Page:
The genomic impact of historical hybridization with massive mitochondrial DNA introgression

Fernando A. Seixas, Pierre Boursot, José Melo-Ferreira
2018 Genome Biology  
The extent to which selection determines interspecific patterns of genetic exchange enlightens the role of adaptation in evolution and speciation. Often reported extensive interspecific introgression could be selection-driven, but also result from demographic processes, especially in cases of invasive species replacements, which can promote introgression at their invasion front. Because invasion and selective sweeps similarly mold variation, population genetics evidence for selection can only
more » ... gathered in an explicit demographic framework. The Iberian hare, Lepus granatensis, displays in its northern range extensive mitochondrial DNA introgression from L. timidus, an arctic/boreal species that it replaced locally after the last glacial maximum. We use whole-genome sequencing to infer geographic and genomic patterns of nuclear introgression and fit a neutral model of species replacement with hybridization, allowing us to evaluate how selection influenced introgression genome-wide, including for mtDNA. Results: Although the average nuclear and mtDNA introgression patterns contrast strongly, they fit a single demographic model of post-glacial invasive replacement of timidus by granatensis. Outliers of elevated introgression include several genes related to immunity, spermatogenesis, and mitochondrial metabolism. Introgression is reduced on the X chromosome and in low recombining regions. Conclusions: General nuclear and mtDNA patterns of introgression can be explained by purely demographic processes. Hybrid incompatibilities and interplay between selection and recombination locally modulate levels of nuclear introgression. Selection promoted introgression of some genes involved in conflicts, either interspecific (parasites) or possibly cytonuclear. In the latter case, nuclear introgression could mitigate the potential negative effects of alien mtDNA on mitochondrial metabolism and male-specific traits.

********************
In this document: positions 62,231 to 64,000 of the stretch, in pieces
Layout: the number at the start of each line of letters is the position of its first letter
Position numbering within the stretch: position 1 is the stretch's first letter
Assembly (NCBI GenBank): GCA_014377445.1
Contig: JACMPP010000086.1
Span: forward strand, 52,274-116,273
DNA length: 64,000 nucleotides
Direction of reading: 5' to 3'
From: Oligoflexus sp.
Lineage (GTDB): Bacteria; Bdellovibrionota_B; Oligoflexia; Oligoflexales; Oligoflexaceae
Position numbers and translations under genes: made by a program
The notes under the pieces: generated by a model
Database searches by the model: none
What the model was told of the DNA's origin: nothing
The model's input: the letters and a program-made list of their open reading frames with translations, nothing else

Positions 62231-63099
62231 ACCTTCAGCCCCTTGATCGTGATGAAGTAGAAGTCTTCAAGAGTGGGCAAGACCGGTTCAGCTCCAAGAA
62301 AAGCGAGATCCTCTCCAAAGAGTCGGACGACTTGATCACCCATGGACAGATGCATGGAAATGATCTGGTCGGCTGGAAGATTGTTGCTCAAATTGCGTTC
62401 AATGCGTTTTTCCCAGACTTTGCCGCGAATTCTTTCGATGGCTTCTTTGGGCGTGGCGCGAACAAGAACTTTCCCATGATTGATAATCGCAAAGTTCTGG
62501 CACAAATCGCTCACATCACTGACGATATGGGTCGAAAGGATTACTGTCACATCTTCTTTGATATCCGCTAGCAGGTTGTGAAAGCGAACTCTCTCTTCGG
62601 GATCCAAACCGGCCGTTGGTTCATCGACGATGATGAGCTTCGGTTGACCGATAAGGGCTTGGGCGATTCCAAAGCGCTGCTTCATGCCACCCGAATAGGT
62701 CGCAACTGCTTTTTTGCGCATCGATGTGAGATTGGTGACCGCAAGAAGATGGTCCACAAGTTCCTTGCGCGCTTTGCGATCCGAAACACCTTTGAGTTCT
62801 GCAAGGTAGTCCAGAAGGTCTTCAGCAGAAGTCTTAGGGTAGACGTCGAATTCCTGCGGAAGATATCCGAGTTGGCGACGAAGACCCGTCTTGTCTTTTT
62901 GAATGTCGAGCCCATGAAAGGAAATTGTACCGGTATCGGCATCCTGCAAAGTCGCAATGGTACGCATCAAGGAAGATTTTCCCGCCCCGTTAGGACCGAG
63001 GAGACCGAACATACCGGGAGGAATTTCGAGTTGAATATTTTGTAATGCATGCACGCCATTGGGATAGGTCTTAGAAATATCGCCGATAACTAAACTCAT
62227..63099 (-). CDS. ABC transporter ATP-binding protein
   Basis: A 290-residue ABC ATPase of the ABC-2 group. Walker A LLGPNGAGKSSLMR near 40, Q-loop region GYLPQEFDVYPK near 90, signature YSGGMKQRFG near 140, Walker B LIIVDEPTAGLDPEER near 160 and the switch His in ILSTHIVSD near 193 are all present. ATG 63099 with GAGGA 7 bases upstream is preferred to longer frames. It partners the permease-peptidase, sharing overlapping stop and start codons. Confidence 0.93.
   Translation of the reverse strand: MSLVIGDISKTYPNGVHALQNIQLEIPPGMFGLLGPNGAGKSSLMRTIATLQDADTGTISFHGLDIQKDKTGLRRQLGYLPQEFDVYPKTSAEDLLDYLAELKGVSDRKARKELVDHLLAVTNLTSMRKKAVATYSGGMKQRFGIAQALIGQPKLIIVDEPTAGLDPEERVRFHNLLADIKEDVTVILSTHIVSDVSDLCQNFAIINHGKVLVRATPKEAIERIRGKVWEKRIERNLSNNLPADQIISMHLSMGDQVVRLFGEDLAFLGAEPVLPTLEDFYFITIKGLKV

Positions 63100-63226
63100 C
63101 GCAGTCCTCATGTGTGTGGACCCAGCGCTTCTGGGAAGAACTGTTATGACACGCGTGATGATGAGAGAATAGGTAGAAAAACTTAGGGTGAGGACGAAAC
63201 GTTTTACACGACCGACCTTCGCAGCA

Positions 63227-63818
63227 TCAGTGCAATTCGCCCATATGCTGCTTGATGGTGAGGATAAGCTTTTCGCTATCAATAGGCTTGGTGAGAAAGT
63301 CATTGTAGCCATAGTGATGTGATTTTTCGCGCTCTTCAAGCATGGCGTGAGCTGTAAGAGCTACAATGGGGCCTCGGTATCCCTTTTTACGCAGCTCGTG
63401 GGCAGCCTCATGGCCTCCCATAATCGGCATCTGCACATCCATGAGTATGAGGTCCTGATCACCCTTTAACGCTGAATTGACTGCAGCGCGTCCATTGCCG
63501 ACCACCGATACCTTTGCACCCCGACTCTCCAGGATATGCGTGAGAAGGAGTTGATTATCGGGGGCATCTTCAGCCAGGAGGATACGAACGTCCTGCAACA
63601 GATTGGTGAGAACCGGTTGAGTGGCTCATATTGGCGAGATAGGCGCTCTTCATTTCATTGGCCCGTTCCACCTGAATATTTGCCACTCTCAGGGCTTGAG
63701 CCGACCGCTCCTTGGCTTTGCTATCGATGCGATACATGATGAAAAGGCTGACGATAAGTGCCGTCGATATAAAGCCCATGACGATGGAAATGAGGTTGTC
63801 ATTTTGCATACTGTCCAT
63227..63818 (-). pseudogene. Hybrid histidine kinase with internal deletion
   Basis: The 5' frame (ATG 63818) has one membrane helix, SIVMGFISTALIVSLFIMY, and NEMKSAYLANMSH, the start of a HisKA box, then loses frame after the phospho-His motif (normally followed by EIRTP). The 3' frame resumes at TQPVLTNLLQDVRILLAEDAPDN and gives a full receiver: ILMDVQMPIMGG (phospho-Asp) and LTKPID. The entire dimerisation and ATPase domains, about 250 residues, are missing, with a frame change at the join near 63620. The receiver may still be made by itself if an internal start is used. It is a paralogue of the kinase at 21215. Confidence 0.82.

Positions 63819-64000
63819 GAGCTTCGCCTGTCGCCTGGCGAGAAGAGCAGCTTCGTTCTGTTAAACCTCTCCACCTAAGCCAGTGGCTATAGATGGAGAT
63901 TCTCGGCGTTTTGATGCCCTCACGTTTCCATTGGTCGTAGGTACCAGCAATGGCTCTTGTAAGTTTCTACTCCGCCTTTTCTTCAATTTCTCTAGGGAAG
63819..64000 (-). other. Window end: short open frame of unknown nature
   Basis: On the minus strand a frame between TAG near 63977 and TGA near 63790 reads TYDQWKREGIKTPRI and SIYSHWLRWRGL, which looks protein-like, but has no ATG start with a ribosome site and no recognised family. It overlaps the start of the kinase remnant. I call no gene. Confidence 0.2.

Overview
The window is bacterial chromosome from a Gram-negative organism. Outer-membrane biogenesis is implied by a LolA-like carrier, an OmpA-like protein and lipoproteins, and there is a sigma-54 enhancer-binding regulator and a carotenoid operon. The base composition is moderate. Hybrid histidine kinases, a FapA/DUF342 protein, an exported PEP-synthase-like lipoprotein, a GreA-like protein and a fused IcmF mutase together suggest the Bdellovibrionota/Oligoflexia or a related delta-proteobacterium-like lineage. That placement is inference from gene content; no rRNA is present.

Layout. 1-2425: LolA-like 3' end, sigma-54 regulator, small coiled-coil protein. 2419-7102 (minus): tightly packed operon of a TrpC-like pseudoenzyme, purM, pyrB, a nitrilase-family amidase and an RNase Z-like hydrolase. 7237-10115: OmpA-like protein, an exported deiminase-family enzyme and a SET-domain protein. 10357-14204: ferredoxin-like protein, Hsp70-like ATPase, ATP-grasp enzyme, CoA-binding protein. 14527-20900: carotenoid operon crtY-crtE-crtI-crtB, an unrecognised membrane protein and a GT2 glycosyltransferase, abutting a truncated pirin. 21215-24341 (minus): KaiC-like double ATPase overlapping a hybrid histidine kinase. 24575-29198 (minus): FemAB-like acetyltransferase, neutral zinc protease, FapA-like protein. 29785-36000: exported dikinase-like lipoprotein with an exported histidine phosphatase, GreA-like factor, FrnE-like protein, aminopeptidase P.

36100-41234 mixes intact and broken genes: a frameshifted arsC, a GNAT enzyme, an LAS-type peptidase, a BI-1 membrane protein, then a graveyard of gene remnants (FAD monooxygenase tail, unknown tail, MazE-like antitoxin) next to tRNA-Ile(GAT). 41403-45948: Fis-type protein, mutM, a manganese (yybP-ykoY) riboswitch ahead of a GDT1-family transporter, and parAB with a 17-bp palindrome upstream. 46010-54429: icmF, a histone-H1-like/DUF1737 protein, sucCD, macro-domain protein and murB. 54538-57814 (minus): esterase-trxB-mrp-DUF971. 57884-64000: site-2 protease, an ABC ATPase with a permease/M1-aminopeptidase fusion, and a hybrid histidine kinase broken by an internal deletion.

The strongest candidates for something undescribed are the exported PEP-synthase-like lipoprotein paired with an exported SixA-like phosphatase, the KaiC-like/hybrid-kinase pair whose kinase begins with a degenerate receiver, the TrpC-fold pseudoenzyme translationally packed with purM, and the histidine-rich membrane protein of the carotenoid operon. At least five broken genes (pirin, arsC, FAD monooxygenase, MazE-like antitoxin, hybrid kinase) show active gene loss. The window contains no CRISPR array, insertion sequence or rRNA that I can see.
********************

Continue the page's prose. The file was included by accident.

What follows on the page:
doi:10.1186/s13059-018-1471-8 pmid:30056805 pmcid:PMC6065068 fatcat:lsbanoawevgwtnz76cdbu2zplq